Talking Ethics aims to grapple with readers’ real problems, and we hope you’ll feel free to e-mail us here for advice. For now, though, let’s look at a hypothetical situation, a composite pieced together from real events to provide food for thought…and debate.
We’re selling our house, which is in good condition, but a pet peeve is that half the house is always three or four degrees colder than the other half. We’ve closed vents, added insulation, and tried other remedies, but we were told a real fix would be very expensive and we decided to live with the problem. I don’t think this qualifies as the kind of structural issue that must be disclosed (and we weren’t told about the situation when we bought the house). My problem is that a prospective buyer asked several questions about insulation and heating bills. I didn’t say anything about the hot/cold issue (she never specifically asked about that) and now I feel guilty. Am I ethically bound to disclose the problem?
Caveat emptor is a reasonable rule, and it’s one of the reasons a home inspection is standard in the real estate world. Too often, though, the inspector is recommended by the real estate agent, and because he depends on referrals (an obvious conflict of interest), he may be reluctant to go out of his way to find problems that might torpedo the sale. Plus he or she can’t be expected to find everything.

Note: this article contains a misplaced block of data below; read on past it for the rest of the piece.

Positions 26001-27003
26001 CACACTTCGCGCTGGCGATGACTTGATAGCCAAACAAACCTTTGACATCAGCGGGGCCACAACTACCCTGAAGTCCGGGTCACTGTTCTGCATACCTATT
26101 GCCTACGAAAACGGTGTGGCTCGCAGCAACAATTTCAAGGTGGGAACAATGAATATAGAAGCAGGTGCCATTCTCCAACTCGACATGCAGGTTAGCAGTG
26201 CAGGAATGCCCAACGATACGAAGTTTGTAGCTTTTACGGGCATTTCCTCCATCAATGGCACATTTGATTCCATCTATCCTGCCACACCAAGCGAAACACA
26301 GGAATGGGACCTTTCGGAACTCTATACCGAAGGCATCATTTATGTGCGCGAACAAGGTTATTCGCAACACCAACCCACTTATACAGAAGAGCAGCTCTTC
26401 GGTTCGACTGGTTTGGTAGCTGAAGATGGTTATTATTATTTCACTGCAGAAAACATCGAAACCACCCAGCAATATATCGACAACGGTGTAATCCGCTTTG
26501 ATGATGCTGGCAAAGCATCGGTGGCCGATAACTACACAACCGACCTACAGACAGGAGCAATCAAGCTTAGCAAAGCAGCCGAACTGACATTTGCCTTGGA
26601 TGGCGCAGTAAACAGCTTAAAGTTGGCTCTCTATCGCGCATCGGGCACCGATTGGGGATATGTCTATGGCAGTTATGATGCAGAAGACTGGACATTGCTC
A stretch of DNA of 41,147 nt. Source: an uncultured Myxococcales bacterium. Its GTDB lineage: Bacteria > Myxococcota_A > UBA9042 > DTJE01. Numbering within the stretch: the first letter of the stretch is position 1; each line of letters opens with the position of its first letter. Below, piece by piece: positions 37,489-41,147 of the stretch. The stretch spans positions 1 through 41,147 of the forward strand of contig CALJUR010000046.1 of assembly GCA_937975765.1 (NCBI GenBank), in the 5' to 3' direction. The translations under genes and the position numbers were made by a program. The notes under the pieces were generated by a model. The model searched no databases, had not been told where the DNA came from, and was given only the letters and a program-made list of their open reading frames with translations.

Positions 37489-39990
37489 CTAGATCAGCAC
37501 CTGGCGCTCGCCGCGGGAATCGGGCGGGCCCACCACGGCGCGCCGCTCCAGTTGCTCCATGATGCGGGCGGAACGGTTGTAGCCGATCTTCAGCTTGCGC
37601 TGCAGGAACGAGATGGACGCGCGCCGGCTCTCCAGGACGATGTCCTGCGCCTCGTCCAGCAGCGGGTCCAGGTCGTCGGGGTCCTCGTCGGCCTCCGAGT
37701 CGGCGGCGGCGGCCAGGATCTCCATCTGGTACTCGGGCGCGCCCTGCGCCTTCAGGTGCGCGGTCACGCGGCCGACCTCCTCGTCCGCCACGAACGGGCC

That’s why the seller is legally bound to reveal serious problems. Disclosure laws vary from state to state, and you should be sure to check yours to make sure it’s legal to keep silent in this instance. But as you know, an action (or inaction) can be legal and still be unethical.
Whatever the law, you have a duty to report major issues. If you know the basement leaks every spring or that the state is thinking of running a highway through your backyard, you should make that known. Minor problems more comfortably fall under the caveat emptor heading. You needn’t volunteer that the refrigerator is noisy or admit that the fresh coat of paint on the ceiling covers a recent crack or some pesky nail pops.
The hot/cold problem seems to lie somewhere in between the major and minor categories. You describe it as a pet peeve, but you’ve gone to some length to find a solution, so it’s clearly of some significance. Your dilemma is further complicated by the buyer’s interest in the heating system. You were asked several questions and you kept mum, an apparent lie of omission. That’s why you feel guilty and that’s why I think you should now volunteer the information. You seem to have a pretty good conscience. Let it guide you here.
But I’d love to hear what other people think about this.
And remember, we’re eager to tackle your particular ethical problems. Just click here, to send us a confidential e-mail.